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A new paradigm for animal symmetry Ga´bor Hollo´

Institute of Psychology, University of Debrecen, PO Box 28, 4010 Debrecen, Hungary GH, 0000-0001-9374-2289

Review Cite this article: Hollo´ G. 2015 A new paradigm for animal symmetry. Interface Focus 5: 20150032. One contribution of 12 to a theme issue ‘Are there limits to evolution?’ Subject Areas: biocomplexity Keywords: animal symmetry, body plan, bilateral symmetry, radial symmetry, gene regulatory networks Author for correspondence: Ga´bor Hollo´ e-mail: [email protected]

My aim in this article is to soften certain rigid concepts concerning the radial and bilateral symmetry of the animal body plan, and to offer a more flexible framework of thinking for them, based on recent understandings of how morphogenesis is regulated by the mosaically acting gene regulatory networks. Based on general principles of the genetic regulation of morphogenesis, it can be seen that the difference between the symmetry of the whole body and that of minor anatomical structures is only a question of a diverse timing during development. I propose that the animal genome, as such, is capable of expressing both radial and bilateral symmetries, and deploys them according to the functional requirements which must be satisfied by both the anatomical structure and body as a whole. Although it may seem paradoxical, this flexible view of symmetry, together with the idea that symmetry is strongly determined by function, bolsters the concept that the presence of the two main symmetries in the animal world is not due to chance: they are necessary biological patterns emerging in evolution.

1. Animal symmetries The symmetry of an animal body is one of its most salient features: it inherently characterizes the body plan. Sponges and placozoans are two groups that comprise animals with asymmetrical bodies, even if some smaller poriferan groups like calcareous sponges build symmetrical bodies. All other animals are characterized by some kind of overall body symmetry, and these are of only a few types: radial, biradial and bilateral symmetry (for an overview on body plans, see [1]). It also has to be said that the symmetry types which are practically possible in animals living in macroscopic three-dimensional space are also few in number [2], constituting a subset of all theoretically possible geometrical symmetries [3]. When an endless—or a great but finite—number of symmetry axes can be drawn through a body, then it is said to be spherically symmetrical (figure 1). True spherical symmetry is absent from animal body plans. The axis of symmetry is the axis around which the body preserves its shape when rotated. Similarly, the symmetry plane is an imaginary plane which theoretically divides the body into two equal parts. When the body has one symmetry axis through which several symmetry planes may pass, it is said to have radial symmetry (figure 1). Of course, the number of these planes determines diverse subtypes of radial symmetry, but they all are still radial symmetries—also including, in this view, cylindrical symmetry. Finally, when the body is organized with one symmetry plane and no symmetry axes, it is bilaterally symmetrical (figure 1). In biradial symmetry (figure 1), the body has a symmetry axis, through which two symmetry planes may be drawn, and the four sections of the body are identical to the opposite, but not to the adjacent, parts. It is a type of radial symmetry with two symmetry planes [3]. Biradial symmetry is typical of ctenophores, in which the two symmetry planes are constituted by the plane of the tentacles and that of the pharynx (figure 1). For a slightly different framing of the symmetry of ctenophores, see [4]. In the radial and biradial animal body, the diverse anatomical structures—still retaining their rotational symmetry around the symmetry axis—are arranged following a certain order along the axis of symmetry. In this sense, the symmetry axis also constitutes another, abstract, axis: the polarity axis. The two ends of the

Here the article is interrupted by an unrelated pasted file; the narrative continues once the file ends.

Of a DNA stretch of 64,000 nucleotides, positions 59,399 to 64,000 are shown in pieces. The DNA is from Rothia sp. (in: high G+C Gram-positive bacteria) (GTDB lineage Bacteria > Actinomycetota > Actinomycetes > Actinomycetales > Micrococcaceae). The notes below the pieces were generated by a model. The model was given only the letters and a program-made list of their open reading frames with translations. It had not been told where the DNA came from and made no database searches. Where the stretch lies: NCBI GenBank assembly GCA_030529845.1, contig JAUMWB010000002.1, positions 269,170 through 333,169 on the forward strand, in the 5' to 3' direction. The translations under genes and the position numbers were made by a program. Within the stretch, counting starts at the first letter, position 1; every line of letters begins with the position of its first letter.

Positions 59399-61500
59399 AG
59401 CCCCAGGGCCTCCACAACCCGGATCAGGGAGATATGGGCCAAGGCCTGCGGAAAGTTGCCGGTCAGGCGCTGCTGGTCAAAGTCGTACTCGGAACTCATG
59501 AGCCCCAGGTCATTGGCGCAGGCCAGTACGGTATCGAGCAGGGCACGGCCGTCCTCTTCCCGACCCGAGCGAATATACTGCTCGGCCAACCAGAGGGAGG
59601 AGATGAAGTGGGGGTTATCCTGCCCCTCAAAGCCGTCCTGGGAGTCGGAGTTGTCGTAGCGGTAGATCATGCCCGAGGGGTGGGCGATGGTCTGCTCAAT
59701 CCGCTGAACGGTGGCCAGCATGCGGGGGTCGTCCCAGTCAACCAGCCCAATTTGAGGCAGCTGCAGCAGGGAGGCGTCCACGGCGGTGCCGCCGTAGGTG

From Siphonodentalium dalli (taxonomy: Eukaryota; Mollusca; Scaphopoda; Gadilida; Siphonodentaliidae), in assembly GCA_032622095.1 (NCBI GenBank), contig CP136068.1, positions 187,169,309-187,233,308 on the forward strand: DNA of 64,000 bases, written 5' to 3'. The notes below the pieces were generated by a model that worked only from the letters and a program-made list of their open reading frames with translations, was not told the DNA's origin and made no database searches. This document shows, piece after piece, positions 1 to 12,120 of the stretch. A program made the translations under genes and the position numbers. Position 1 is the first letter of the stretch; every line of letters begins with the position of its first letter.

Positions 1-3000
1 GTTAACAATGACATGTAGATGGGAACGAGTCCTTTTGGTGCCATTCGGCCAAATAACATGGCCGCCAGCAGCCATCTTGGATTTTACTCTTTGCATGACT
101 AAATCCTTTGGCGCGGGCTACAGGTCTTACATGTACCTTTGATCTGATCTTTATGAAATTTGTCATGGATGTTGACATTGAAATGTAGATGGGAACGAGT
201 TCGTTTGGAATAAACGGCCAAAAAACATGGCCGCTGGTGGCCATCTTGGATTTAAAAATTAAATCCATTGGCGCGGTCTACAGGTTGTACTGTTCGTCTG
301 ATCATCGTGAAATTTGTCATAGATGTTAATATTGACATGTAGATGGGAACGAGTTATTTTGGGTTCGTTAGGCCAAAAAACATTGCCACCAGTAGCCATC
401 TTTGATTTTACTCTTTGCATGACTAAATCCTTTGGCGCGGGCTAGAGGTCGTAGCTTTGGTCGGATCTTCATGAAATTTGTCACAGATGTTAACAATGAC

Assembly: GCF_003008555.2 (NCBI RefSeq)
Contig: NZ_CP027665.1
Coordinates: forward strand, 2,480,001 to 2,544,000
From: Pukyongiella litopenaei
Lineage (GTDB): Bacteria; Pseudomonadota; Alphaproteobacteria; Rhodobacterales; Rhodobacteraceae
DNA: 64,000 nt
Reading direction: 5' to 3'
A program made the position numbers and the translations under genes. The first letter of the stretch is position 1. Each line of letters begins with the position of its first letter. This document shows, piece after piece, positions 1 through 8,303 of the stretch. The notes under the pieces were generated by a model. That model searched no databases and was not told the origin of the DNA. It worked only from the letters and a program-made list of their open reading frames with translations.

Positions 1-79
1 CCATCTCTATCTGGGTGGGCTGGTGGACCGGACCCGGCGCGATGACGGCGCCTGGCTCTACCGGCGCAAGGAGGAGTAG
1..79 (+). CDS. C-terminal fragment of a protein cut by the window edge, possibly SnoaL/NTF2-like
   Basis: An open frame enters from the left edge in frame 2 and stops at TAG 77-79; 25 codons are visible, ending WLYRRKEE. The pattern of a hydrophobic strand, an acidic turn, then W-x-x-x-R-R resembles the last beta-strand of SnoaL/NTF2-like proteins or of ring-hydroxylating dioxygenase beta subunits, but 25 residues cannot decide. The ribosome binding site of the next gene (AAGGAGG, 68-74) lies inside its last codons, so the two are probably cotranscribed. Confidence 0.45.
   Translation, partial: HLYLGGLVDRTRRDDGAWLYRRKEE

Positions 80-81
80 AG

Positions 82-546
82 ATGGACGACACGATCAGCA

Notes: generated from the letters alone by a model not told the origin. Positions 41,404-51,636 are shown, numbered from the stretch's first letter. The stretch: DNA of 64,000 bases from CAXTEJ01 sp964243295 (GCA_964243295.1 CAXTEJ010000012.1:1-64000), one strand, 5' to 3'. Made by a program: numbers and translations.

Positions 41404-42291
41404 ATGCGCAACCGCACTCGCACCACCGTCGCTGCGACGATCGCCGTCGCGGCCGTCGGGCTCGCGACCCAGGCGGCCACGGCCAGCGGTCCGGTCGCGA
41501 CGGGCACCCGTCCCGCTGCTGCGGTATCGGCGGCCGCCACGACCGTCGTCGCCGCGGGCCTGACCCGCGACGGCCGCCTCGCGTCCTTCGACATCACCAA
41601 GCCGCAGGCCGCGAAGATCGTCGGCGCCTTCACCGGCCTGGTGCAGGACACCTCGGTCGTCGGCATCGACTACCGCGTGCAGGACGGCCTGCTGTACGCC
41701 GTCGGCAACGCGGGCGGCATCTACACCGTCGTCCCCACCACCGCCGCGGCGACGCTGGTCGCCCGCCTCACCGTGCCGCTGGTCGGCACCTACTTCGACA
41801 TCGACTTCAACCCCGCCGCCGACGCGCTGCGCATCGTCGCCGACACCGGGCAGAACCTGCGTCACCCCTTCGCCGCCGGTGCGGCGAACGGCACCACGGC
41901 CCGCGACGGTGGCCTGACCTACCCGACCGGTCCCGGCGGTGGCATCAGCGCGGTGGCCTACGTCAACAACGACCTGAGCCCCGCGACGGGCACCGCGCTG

& 2015 The Author(s) Published by the Royal Society. All rights reserved.

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A ax


s y m m etry


AP a

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e lan












spherical symmetry

radial symmetry

biradial symmetry

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Figure 1. Schematic of spherical (a), radial (b), biradial (c) and bilateral (d) symmetries.

2. Axial patterning In the past 25 years, an impressive amount of data has been gathered on the molecular mechanisms of axial patterning processes during embryonic development. Thanks to this, it has been possible to form a detailed picture of the genetic background of the organization of body axes. The establishment of the AP (OA) axis in most animals is guided by the Wnt signalling pathway [10,27,28]. In bilaterians, the primary polarity axis is organized by the Wnt signalling system [3,27,29 –31] controlling the expression of